Calling Mrs. Cleaver

Lessons to learn from TV's perfect mom.

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  • Take a look around. The world is moving faster and faster. The pressure is on families to work, sometimes two jobs, to keep up with the Jones'. (Whoever the Jones' may be.) I remember a mother looking me straight in the eye, telling me my 5-year-old wasn't going to have much of a chance at a scholarship because he hadn't had three years of soccer already. The drive to be a perfect parent can be hard to suppress.

  • How many times do we see a mother on TV, like Mrs. Cosby or Mrs. Brady, and find them hard to live up to? It can be depressing to compare their director's cut lives to our own. And why should we? Their lives are written, their scenes are played over and over until perfect. There are so many of us who would love a chance to replay a scene in our own home.

  • All those TV mom's don't need replays, they seem to do it perfect the first time. They may depress us at times with their spotless houses, and home baked bread. But maybe there is something we can learn from them, too.

  • So, here is where Mrs. Cleaver comes in. For those of you who didn't grow up in a house where your mother loved old black and white TV shows, Mrs. Cleaver is the ultimate mother from Leave It to Beaver, a television show in the 1950s. Warm baked cookies after school, a spotless home and perfect parenting moments mean she is impossible to live up to. Everything in her home was white, or black, without any spots, unless they were adorable polka dots on her crisply ironed dress. She always wore a dress and pearls. She was always wise, and always calm. Wouldn't it be nice never to make a mistake?

  • So what can we learn from this domestic goddess? How can we adopt some of her wonderful traits in today's not so wonderful world?

  • The dress makes the day

  • Oh how I loved Mrs. Cleaver's dresses and pearls. Have you sat around in your yoga pants and wondered where your motivation went? It's hanging in your closet. Get up and get dressed, every day, even if you don't want to. Spend time on yourself every morning, get dressed, at least jeans and a T-shirt. Life seems more do-able if you are dressed for the occasion.

  • Smile, it gets better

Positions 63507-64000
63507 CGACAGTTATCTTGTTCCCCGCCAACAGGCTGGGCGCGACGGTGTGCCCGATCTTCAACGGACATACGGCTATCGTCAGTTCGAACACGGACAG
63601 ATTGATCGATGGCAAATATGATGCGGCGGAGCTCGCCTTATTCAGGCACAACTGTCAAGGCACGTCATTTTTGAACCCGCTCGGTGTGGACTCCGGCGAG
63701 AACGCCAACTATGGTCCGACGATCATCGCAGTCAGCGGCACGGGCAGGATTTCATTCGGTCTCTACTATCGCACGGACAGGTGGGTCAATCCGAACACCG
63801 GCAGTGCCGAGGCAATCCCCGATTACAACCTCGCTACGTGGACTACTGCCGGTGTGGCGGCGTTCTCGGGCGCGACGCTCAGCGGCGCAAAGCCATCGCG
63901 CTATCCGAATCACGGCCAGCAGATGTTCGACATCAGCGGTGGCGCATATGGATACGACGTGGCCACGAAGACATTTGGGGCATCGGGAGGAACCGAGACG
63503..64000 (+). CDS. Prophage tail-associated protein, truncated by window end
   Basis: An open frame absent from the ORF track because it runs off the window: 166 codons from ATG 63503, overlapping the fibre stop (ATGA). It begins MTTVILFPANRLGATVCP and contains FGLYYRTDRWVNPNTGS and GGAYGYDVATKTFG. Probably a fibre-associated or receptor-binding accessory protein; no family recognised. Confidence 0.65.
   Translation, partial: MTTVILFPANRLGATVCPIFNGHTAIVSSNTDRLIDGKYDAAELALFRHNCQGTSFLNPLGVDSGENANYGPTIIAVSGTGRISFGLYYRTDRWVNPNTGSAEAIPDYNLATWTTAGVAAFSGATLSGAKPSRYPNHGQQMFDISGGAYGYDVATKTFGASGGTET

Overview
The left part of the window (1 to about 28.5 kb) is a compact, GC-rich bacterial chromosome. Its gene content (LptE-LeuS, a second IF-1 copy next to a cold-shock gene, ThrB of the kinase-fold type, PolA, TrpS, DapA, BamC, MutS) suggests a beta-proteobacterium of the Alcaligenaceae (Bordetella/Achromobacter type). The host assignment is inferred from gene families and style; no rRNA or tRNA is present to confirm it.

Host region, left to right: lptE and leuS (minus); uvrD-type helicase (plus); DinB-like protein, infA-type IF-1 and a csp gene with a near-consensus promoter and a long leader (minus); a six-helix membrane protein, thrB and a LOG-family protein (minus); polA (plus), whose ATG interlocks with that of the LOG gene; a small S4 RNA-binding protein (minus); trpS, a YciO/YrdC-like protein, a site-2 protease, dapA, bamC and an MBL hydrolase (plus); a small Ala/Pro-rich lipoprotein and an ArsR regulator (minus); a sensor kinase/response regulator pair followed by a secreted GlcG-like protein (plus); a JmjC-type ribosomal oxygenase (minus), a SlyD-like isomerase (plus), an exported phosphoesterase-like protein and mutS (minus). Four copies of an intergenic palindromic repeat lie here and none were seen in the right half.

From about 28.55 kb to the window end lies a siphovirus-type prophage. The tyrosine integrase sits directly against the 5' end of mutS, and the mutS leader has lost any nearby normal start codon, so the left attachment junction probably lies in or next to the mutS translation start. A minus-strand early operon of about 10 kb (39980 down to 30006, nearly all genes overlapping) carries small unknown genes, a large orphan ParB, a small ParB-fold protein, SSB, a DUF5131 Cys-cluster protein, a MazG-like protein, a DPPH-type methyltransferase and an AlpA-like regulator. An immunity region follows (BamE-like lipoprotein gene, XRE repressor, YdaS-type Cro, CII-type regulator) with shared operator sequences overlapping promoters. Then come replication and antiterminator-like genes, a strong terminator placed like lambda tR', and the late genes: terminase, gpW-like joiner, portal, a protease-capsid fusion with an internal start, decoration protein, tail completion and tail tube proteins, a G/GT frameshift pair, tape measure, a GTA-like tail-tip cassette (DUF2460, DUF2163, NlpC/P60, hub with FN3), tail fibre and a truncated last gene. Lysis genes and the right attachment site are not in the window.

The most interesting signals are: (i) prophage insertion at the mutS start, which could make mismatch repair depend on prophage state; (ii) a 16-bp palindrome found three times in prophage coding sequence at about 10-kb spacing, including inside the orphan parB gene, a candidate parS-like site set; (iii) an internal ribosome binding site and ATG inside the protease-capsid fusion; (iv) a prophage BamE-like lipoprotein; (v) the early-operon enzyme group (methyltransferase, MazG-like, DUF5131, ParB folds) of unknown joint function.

• . It seemed to me that Mrs. Cleaver always smiled. Even when things were tough. If we follow this advice, we can be a little happier as well. Smile, even when it's hard, especially when it's hard. Show your kids you can do it.

  • Be there

  • . You're at your dentist appointments on time, the doctor visits on time, the movies on time. Be on time for your children. If you find yourself too busy, schedule it. Put your children on your schedule first and don't change it for anything. Make them number one.

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  • Make small traditions

  • Like her fresh baked cookies after school for Beaver every day, you, too, can make small traditions your children will look forward to. Whether it's a special handshake before bed, or a song or poem for wake up. Every small tradition can make the difference. Each of our children has created their own special handshake with their dad. This has become part of our nighttime ritual. My husband may not be able to spend hours with them, but the small rituals he has created are looked forward to every day.

  • Evaluate your life. Are you running too fast? Don't let yourself become overwhelmed with the non-important. We can all use a little advice from Mrs. Cleaver, let's put our families first and see what happens.

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Shannon and Erin are a mother and daughter with lots of children and Utah and Oregon roots.

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